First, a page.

Windsor Armouries, now the School of Creative Arts (SoCA) at the University of Windsor. (Photo: Curt Clayton) Photo: Curt Clayton

Welcome to the new Heritage Matters!

Explore past issues of our magazine in a new digital format. While we continue to migrate over archived articles, you can still find past issues on our website.

Read more
Street in Loudoun County, Virginia, USA (Photo courtesy of Donovan Rypkema) Photo courtesy of Donovan Rypkema

Nine ways that heritage conservation is good for the economy

By Donovan Rypkema. Advocates for heritage conservation have traditionally made their case on the basis of architectural character, cultural significance, social relevance ...

Read more
Toronto's Don Jail, 2017 (Photo: Richard Adams) Photo: Richard Adams

Explore our stories about buildings and architecture

Check out the many stories published by the Ontario Heritage Trust about buildings and architecture - from adaptive re-use and conservation activities to iconic structures and the economic impact of heritage ...

Read more
Rideau Canal, Ottawa (Photo: Destination Ontario) Photo: Destination Ontario

Revitalizing communities – The power of conservation

By Beth Hanna. The Trust team has been examining whose stories we tell, and whose heritage we protect through our sites and programs. We are working on expanding that narrative to a more honest, authentic and inclusive portrayal of Ontario’s heritage. These are important and timely discussions ...

Read more

Latest features

A provincial plaque was unveiled in 2010 as part of the Emancipation Day event at Uncle Tom’s Cabin Historic Site in Dresden to commemorate Hugh Burnett and the National Unity Association.

Setting the record straight – Updating four Black history plaques

I’d like to tell you about Solomon Moseby. In 1837, Moseby fled to Niagara to escape slavery in Kentucky. When his extradition back to the...

The Canadian Niagara Power Generating Station was opened for a special Doors Open weekend on October 26-27, 2019. (Photo: Niagara Parks)

How Doors Open Ontario activates the province’s communities

The Ontario Heritage Trust’s Doors Open Ontario program works with communities and partners to open the doors, gates and courtyards of Ontario’s most unique and...

Children from Pelee Island Pubic School helping to collect seeds for restoration projects

Conserving what we value

It was my time to finally get my message across. About 15 years ago, the Nature Conservancy of Canada (NCC) was beginning to purchase properties...

Re-saturating calcimine paint on decorative plaster moulding from 1817. Reproduction rosettes at top left. Homemade traditional plasterer’s tools at bottom left. (Macdonell-Williamson House, Chute-a-Blondeau)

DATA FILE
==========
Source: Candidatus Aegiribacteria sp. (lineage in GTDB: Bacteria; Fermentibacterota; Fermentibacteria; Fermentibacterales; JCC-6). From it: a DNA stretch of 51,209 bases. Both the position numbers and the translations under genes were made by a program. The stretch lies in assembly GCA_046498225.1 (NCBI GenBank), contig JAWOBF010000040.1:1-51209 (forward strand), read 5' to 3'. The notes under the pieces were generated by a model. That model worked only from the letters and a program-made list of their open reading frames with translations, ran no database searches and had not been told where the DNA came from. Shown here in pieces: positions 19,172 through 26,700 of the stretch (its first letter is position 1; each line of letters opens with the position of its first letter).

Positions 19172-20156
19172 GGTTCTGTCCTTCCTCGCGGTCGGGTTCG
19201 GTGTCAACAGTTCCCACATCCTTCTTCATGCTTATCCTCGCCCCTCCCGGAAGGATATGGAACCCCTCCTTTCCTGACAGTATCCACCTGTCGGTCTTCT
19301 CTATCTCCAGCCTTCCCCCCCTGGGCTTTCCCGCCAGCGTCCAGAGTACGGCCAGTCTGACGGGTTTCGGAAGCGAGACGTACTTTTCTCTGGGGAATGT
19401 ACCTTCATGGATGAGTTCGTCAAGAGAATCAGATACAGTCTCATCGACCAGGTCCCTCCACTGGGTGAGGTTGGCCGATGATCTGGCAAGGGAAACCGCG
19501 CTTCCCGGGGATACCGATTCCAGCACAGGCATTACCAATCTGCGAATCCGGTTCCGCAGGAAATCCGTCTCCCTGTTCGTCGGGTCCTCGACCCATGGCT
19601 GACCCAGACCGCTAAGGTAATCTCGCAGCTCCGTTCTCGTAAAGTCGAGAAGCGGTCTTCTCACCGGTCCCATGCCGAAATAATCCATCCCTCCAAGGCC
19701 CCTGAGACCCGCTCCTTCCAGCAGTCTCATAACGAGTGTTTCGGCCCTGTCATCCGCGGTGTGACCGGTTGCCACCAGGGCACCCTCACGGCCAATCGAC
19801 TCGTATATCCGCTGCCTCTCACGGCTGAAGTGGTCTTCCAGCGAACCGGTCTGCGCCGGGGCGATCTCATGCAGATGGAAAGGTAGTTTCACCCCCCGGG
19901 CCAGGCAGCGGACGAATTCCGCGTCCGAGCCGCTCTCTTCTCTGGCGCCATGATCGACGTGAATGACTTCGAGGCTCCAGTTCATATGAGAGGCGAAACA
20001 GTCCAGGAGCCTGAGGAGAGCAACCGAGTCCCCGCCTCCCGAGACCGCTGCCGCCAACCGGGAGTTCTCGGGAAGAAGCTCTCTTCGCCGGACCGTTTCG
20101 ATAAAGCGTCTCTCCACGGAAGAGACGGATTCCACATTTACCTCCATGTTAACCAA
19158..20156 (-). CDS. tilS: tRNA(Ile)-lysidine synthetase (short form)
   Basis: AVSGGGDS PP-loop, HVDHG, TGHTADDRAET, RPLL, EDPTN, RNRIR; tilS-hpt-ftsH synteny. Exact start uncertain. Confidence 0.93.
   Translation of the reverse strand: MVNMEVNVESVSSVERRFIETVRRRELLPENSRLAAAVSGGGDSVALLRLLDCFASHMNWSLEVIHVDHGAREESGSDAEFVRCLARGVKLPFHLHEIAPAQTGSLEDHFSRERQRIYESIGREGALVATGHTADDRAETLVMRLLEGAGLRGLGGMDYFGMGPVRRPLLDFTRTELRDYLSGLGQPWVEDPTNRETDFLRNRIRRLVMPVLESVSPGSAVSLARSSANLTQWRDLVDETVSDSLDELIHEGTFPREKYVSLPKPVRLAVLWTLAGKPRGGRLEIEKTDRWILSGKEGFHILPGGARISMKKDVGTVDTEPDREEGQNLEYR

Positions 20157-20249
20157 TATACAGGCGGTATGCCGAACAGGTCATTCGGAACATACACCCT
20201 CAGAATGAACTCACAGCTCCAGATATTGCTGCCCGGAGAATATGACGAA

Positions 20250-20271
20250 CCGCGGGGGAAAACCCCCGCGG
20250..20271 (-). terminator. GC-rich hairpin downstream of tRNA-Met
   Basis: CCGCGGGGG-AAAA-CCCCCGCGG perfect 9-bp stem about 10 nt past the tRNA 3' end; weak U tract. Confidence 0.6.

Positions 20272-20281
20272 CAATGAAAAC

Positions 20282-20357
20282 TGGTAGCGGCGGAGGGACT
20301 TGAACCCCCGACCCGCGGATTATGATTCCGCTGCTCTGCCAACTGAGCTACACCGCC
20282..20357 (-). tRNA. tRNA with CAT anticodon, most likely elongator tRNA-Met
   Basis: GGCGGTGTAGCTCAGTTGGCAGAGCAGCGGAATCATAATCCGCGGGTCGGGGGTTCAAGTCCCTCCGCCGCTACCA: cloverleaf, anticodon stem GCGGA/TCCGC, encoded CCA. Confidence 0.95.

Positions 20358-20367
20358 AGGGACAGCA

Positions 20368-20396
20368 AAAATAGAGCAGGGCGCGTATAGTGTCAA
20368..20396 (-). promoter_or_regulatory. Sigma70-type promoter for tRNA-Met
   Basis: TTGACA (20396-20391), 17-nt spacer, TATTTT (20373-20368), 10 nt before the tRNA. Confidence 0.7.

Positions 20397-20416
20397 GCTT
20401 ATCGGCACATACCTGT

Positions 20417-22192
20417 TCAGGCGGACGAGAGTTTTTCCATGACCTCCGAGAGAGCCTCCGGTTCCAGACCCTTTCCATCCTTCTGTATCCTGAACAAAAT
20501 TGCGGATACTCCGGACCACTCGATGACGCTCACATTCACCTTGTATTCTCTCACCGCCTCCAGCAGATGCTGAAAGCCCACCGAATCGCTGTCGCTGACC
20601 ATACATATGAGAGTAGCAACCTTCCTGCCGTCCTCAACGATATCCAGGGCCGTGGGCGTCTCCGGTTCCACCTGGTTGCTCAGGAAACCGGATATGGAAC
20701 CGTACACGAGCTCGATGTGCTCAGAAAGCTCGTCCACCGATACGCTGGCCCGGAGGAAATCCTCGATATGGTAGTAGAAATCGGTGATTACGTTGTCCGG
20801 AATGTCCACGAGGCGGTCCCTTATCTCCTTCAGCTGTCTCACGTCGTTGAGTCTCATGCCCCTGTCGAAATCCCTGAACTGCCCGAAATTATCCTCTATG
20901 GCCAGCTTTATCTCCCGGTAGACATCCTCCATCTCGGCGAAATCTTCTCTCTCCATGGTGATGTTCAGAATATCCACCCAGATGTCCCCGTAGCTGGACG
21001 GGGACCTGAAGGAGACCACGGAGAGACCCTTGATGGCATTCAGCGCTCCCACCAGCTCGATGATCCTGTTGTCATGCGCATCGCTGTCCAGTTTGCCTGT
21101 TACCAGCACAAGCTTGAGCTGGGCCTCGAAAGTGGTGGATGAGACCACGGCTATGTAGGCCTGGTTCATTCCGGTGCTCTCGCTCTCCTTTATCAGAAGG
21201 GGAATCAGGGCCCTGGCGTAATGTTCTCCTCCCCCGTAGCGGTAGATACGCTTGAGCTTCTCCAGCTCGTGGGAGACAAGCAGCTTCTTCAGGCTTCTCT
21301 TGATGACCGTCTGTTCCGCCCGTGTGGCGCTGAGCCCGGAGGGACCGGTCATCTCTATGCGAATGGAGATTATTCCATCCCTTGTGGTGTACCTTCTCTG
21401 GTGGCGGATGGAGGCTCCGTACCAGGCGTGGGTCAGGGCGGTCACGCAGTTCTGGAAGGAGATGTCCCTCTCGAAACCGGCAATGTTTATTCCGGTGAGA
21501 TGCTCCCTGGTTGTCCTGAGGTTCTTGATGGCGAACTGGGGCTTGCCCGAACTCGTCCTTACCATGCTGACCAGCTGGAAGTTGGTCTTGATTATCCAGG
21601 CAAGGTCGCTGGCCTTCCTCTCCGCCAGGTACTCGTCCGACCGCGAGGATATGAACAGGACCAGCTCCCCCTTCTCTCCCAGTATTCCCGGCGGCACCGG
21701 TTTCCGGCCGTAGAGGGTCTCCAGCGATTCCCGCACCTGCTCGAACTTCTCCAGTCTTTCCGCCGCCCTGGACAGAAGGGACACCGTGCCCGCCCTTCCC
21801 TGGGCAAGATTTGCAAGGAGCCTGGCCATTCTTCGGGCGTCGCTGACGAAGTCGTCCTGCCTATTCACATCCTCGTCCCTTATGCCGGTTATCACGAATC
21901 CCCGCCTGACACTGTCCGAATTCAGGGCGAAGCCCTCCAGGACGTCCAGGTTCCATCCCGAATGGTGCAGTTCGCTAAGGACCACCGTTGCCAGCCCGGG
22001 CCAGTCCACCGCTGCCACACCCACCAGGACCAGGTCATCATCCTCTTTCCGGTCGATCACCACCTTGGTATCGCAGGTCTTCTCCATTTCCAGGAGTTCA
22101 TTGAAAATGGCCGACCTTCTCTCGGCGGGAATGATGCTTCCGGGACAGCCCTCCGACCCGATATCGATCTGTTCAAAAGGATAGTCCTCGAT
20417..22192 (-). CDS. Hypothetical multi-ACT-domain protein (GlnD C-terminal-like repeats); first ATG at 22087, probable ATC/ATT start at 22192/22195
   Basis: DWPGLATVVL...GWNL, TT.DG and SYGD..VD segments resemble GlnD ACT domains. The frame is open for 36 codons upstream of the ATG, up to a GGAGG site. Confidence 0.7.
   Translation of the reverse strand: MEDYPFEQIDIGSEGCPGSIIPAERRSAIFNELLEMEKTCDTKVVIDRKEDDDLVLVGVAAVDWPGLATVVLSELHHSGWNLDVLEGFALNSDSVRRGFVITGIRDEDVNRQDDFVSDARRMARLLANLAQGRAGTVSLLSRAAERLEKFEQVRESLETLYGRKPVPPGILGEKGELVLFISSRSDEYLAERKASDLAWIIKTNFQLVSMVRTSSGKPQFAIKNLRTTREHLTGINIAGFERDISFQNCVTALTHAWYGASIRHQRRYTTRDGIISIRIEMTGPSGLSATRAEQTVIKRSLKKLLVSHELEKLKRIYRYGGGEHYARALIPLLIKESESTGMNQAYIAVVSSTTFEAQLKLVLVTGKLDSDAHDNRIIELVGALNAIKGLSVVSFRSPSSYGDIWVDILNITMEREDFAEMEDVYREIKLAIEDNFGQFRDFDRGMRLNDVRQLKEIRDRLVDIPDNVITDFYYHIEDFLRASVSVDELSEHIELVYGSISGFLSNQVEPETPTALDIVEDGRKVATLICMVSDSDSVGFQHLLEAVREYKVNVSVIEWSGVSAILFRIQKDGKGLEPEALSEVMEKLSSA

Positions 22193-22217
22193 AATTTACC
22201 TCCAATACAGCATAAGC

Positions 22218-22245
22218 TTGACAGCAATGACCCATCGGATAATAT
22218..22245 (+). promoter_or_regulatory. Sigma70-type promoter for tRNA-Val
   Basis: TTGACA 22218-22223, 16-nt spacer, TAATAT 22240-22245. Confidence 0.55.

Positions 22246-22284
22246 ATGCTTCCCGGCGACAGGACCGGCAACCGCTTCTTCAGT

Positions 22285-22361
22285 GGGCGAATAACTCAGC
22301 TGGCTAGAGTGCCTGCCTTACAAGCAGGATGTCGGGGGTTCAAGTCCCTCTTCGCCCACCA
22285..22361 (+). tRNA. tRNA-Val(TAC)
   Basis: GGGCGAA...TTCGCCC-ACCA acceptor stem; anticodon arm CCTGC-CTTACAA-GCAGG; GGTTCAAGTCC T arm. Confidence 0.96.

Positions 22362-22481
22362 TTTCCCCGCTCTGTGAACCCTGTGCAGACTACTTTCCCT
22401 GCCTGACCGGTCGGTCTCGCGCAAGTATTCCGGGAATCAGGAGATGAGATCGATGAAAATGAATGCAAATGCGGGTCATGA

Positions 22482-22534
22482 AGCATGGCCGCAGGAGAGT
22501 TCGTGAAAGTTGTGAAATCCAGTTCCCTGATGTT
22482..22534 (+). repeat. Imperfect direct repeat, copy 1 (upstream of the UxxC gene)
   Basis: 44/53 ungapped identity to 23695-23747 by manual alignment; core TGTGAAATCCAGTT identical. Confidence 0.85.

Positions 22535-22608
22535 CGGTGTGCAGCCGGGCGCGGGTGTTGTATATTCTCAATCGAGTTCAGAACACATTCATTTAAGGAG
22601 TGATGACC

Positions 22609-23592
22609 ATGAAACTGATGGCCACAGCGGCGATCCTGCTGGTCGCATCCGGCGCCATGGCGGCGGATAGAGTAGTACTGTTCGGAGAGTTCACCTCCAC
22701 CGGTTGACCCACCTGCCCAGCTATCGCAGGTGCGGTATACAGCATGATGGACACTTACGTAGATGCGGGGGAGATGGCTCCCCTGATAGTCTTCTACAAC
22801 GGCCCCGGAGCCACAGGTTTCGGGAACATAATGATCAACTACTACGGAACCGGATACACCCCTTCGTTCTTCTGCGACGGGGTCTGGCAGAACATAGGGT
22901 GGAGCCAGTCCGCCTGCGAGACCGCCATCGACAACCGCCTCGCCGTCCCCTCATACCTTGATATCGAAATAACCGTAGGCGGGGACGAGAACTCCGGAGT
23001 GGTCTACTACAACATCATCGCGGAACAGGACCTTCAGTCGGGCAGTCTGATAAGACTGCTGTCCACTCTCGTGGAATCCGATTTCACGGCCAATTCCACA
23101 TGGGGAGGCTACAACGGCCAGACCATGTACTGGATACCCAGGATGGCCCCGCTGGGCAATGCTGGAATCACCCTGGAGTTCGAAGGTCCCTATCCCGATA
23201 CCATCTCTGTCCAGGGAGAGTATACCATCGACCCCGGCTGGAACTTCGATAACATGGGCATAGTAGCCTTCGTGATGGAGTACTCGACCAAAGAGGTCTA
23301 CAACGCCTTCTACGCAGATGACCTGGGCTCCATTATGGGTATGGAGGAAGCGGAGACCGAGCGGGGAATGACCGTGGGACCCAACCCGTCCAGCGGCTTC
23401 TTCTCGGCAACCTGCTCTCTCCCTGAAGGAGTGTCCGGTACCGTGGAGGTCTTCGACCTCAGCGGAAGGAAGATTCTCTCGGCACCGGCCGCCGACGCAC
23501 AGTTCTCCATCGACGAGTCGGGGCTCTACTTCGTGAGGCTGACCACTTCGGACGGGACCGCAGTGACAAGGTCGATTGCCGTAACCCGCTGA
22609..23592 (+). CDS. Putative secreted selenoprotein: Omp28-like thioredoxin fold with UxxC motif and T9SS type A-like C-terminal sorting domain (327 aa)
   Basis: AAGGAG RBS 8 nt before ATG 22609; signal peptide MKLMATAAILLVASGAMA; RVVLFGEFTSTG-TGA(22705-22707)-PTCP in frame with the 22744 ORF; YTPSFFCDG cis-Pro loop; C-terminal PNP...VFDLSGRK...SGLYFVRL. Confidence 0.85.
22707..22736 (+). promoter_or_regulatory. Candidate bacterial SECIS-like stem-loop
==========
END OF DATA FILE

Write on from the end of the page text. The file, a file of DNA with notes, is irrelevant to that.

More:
The case for craftsmanship

One of the greater pleasures of working in architectural conservation in Ontario is the opportunity it provides to work with traditional building materials: the timber...

Morningstar Mill, near St. Catharines Morningstar Mill, near St. Catharines

Doors Open Ontario

Discover the story behind every door!

Start planning your excursion today.


Loudoun County, Virginia, USA

Nine ways that heritage conservation is good for the economy

Advocates for heritage conservation have traditionally made their case on the basis of architectural character, cultural significance, social relevance, esthetic quality and other values of historical buildings. And those values are as important as ever. In recent years, however, researchers have demonstrated the significant impact that heritage conservation has on the local economy. It is not that the economic value is more important than the other values – indeed it is not. In the long...

Read more
This bench overlooks the river and burial mounds (Photo: Chris McEvoy, Rusty Anchor Productions)

Present. Preserve. Protect.

Kay-Nah-Chi-Wah-Nung Historical Centre, the Place of the Long Rapids, is a historically significant meeting place located along the banks of Manidoo Ziibi (Spirit River or Rainy River) in Northwestern Ontario. Also known as Manitou Mounds, it is the largest concentration of known burial mounds in North America; it was designated a National Historic Site in 1969. The centre is owned and operated by Rainy River First Nations, and offers interpretive tours and galleries, a collections...

Read more
Restored heritage interior

Heritage buildings and the evolution of workspace

I work for Allied Properties – a leading owner, manager and developer of urban workspace in major Canadian cities. Allied’s units are publicly traded on the Toronto Stock Exchange. Allied was known initially for its leading role in the emergence of distinctive urban workspace in Toronto. This began in the 1980s and accelerated in the late 1990s. It involved the adaptive reuse of heritage buildings constructed over a century ago for light-industrial use. Properly restored...

Read more
Photo courtesy of Clare Ronan

Reside: When heritage preservation translates to affordable housing

Raising the Roof is a Canadian charity that provides national leadership in homelessness prevention through various initiatives. Reside is one such project that creates affordable housing by leveraging the availability of vacant and underutilized properties. The overall goal of Reside is to repurpose vacant properties – including heritage sites – into affordable rental units for individuals who are at risk of, or experiencing, homelessness. Currently, Raising the Roof is renovating two vacant properties in Ontario...

Read more

We're Social

Keep up with our latest news and information